HALIFAX - Nova Scotia's major landlords' association says a two per cent annual cap on rents brought in by the Liberal government won't solve the shortage of affordable housing and may even make it worse.

Kevin Russell, executive director of the Investment Property Owners Association of Nova Scotia, said in an interview Thursday the temporary protections for renters introduced on Wednesday are acceptable as a short-term measure during the pandemic.

But if the measure stays in place after COVID-19 subsides, landlords will struggle to maintain and upgrade their buildings, leading to a decrease in the housing available for low-income tenants, Russell said.

Housing Minister Chuck Porter has said the cap will be in place until the province lifts its state of emergency order or Feb. 1, 2022, whichever comes first.

Porter has also announced that landlords will not be able to obtain an eviction order for renovations, informally known as a “renoviction,” for the same time period, because he said people shouldn't be forced out of their homes during the pandemic.

Russell represents 155 members of his association who manage multi-unit apartments, with a total of roughly 45,000 units across the province. He said his members need the ability to raise rent by more than two per cent in cases where tenants leave and new ones replace them.

Over time, he said, a two per cent annual increase, “doesn't allow proper reinvestment into the property to bring the units up to new standards.” He said that is particularly true for older apartment buildings built in the 1960s and 1970s that house lower-income tenants.

A more fundamental issue, he said, is the need for government to make a major investment in non-profit housing and use the private sector to build the units.

Community groups want to see the measure prolonged beyond the immediate crisis. The Association of Community Organizations for Reform Now issued a statement Wednesday saying temporary rent control will be meaningless if landlords can continue to raise rents and drive tenants from their homes once the pandemic is over.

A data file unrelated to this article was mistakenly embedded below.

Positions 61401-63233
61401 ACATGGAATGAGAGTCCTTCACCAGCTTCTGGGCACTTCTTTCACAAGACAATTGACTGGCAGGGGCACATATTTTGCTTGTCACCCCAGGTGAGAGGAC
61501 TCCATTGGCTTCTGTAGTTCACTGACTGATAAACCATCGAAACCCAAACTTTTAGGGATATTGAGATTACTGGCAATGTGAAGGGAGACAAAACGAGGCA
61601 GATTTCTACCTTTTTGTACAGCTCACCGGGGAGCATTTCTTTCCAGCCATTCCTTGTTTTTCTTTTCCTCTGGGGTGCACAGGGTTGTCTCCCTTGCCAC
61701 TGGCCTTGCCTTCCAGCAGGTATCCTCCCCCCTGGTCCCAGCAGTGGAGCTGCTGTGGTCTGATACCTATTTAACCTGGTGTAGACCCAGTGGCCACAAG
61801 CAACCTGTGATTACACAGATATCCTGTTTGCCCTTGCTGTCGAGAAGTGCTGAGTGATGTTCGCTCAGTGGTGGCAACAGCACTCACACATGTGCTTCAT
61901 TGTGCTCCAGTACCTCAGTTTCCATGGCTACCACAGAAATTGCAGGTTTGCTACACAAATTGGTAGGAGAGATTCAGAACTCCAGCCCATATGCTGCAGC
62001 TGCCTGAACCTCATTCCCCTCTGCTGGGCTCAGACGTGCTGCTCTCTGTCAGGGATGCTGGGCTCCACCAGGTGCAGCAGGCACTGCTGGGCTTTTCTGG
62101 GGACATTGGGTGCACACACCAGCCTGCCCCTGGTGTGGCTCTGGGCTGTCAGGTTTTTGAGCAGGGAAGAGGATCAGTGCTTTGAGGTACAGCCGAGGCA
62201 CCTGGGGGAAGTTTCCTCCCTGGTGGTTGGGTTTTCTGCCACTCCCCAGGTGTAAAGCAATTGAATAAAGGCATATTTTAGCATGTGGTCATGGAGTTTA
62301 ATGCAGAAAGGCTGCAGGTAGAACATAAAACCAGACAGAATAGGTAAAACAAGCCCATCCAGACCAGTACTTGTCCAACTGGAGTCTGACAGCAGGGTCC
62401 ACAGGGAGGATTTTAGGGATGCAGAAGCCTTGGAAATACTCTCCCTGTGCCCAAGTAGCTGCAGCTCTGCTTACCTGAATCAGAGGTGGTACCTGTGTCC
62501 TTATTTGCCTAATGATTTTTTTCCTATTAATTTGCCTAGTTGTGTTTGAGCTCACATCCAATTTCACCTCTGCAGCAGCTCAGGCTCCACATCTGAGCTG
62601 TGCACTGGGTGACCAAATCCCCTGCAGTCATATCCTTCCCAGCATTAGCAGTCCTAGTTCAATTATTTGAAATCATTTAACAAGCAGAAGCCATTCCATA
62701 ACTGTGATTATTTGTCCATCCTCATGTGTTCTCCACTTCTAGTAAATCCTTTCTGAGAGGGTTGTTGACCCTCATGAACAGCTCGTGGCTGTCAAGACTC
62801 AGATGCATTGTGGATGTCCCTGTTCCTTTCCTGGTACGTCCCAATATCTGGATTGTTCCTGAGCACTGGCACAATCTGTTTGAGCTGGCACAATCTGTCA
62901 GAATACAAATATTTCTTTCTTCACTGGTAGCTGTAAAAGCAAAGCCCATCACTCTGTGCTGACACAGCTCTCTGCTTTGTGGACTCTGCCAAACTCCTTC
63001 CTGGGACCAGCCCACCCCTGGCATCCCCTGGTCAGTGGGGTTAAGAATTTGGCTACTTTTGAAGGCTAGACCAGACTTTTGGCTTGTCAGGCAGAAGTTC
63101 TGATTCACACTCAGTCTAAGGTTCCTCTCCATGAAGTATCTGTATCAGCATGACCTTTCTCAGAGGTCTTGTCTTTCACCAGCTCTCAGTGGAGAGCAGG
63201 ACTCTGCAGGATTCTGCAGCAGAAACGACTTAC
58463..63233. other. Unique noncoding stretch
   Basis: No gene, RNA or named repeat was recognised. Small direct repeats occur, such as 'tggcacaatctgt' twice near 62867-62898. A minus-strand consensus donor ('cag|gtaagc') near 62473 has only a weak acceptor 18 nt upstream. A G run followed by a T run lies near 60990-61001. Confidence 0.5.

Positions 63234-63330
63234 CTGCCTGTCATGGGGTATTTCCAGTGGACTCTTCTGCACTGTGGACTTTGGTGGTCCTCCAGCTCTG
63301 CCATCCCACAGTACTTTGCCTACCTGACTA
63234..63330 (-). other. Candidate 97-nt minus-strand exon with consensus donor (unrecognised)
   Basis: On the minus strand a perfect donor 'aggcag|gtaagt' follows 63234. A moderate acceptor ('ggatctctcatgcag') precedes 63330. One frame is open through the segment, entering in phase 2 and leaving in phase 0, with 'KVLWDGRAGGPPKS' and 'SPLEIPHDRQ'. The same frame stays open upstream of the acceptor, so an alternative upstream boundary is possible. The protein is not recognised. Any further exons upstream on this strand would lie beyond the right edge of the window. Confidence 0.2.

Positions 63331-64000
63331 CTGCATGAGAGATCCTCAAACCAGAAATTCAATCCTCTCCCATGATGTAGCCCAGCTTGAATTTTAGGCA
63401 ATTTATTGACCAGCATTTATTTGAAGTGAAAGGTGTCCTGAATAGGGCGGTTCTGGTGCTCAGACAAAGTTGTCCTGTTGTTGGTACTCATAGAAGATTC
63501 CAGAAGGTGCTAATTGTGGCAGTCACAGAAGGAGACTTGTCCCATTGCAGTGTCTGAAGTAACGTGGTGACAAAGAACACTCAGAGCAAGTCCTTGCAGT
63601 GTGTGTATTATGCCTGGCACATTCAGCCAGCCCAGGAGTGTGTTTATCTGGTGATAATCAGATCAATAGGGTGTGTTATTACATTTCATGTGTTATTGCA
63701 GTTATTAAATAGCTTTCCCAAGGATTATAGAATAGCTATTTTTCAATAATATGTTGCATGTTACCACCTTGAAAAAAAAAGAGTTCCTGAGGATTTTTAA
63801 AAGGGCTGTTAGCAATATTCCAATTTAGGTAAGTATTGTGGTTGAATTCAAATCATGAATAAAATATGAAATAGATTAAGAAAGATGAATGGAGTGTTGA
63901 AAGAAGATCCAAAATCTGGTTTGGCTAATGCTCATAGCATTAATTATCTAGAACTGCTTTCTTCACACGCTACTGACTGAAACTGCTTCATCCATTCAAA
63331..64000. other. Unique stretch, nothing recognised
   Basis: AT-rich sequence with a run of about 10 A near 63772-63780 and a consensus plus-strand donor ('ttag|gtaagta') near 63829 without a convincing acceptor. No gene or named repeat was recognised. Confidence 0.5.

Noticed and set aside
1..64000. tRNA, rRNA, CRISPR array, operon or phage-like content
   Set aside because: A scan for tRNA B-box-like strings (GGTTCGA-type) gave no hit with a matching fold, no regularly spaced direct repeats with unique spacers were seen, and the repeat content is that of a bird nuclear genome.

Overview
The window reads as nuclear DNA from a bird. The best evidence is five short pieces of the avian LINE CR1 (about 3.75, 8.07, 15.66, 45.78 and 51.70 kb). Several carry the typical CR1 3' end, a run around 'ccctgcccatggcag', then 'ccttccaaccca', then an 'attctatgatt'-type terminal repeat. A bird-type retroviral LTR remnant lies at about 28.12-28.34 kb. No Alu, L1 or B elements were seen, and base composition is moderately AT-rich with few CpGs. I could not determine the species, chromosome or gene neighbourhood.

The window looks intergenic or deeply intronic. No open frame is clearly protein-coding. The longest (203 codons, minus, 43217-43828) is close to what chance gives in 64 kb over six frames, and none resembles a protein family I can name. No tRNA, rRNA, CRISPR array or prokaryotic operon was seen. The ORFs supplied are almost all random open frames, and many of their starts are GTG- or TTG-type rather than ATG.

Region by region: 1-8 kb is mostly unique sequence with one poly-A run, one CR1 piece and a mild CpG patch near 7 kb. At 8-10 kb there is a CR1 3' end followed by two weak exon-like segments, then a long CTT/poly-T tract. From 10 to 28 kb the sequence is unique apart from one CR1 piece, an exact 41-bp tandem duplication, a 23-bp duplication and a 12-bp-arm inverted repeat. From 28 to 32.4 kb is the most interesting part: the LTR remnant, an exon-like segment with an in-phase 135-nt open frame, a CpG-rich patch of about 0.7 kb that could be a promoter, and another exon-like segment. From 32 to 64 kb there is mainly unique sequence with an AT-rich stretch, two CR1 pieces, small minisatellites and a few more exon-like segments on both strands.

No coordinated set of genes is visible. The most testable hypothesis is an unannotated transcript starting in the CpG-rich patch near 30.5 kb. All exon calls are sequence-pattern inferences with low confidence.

Diana Devlin, executive director of Welcome Housing and Support Services, said in an interview she believes the rent caps should continue until there is an increase in the supply of affordable housing.

The non-profit charity organization has been trying to help 32 tenants evicted from apartments in the north end of Dartmouth who have been paying rents of about $600 a month for one-bedroom units, she said. “There just aren't any kind of units here for my kind of folks,” she added. “There's no deeply affordable housing.”

“The solution to our problem is more money to non-profits so we can build and develop.”

Devlin said she'll be watching to see what solutions the newly created Nova Scotia Affordable Housing Commission recommends. “I'd imagine at some point in the future the rent cap could be re-evaluated, once the right supply of housing is put in place,” she said.

Following a cabinet meeting Thursday, Premier Stephen McNeil said he recognized there has been a shortage of affordable housing caused by the population and economic growth in the province.

McNeil, however, who plans to step down in February, said he remains doubtful that permanent rent control is the way forward. “There are those who believe rent control should be in place forever,” he said. “I'm not one of those, but I do believe and did recognize that something had to come into play at this time.”